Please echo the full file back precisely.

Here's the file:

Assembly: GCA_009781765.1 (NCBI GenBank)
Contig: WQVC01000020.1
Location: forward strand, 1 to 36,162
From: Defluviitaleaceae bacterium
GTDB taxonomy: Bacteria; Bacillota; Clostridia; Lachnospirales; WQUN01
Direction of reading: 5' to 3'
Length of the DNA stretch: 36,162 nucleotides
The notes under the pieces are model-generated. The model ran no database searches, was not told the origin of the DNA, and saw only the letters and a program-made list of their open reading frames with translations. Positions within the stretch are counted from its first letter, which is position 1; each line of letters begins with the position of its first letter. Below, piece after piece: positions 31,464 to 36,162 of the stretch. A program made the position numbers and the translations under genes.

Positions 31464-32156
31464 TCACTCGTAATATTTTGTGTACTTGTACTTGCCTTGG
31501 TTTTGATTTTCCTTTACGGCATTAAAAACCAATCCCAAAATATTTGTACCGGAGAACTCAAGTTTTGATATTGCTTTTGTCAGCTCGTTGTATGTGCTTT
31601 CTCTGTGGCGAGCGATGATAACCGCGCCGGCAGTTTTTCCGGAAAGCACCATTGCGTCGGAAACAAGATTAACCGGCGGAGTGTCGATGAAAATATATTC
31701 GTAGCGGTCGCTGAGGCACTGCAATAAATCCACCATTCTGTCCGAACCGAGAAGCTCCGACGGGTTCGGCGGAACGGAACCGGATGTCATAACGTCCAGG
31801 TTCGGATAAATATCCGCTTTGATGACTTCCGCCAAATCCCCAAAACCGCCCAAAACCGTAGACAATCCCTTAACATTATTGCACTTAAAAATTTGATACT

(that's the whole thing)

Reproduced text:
Assembly: GCA_009781765.1 (NCBI GenBank)
Contig: WQVC01000020.1
Location: forward strand, 1 to 36,162
From: Defluviitaleaceae bacterium
GTDB taxonomy: Bacteria; Bacillota; Clostridia; Lachnospirales; WQUN01
Direction of reading: 5' to 3'
Length of the DNA stretch: 36,162 nucleotides
The notes under the pieces are model-generated. The model ran no database searches, was not told the origin of the DNA, and saw only the letters and a program-made list of their open reading frames with translations. Positions within the stretch are counted from its first letter, which is position 1; each line of letters begins with the position of its first letter. Below, piece after piece: positions 31,464 to 36,162 of the stretch. A program made the position numbers and the translations under genes.

Positions 31464-32156
31464 TCACTCGTAATATTTTGTGTACTTGTACTTGCCTTGG
31501 TTTTGATTTTCCTTTACGGCATTAAAAACCAATCCCAAAATATTTGTACCGGAGAACTCAAGTTTTGATATTGCTTTTGTCAGCTCGTTGTATGTGCTTT
31601 CTCTGTGGCGAGCGATGATAACCGCGCCGGCAGTTTTTCCGGAAAGCACCATTGCGTCGGAAACAAGATTAACCGGCGGAGTGTCGATGAAAATATATTC
31701 GTAGCGGTCGCTGAGGCACTGCAATAAATCCACCATTCTGTCCGAACCGAGAAGCTCCGACGGGTTCGGCGGAACGGAACCGGATGTCATAACGTCCAGG
31801 TTCGGATAAATATCCGCTTTGATGACTTCCGCCAAATCCCCAAAACCGCCCAAAACCGTAGACAATCCCTTAACATTATTGCACTTAAAAATTTGATACT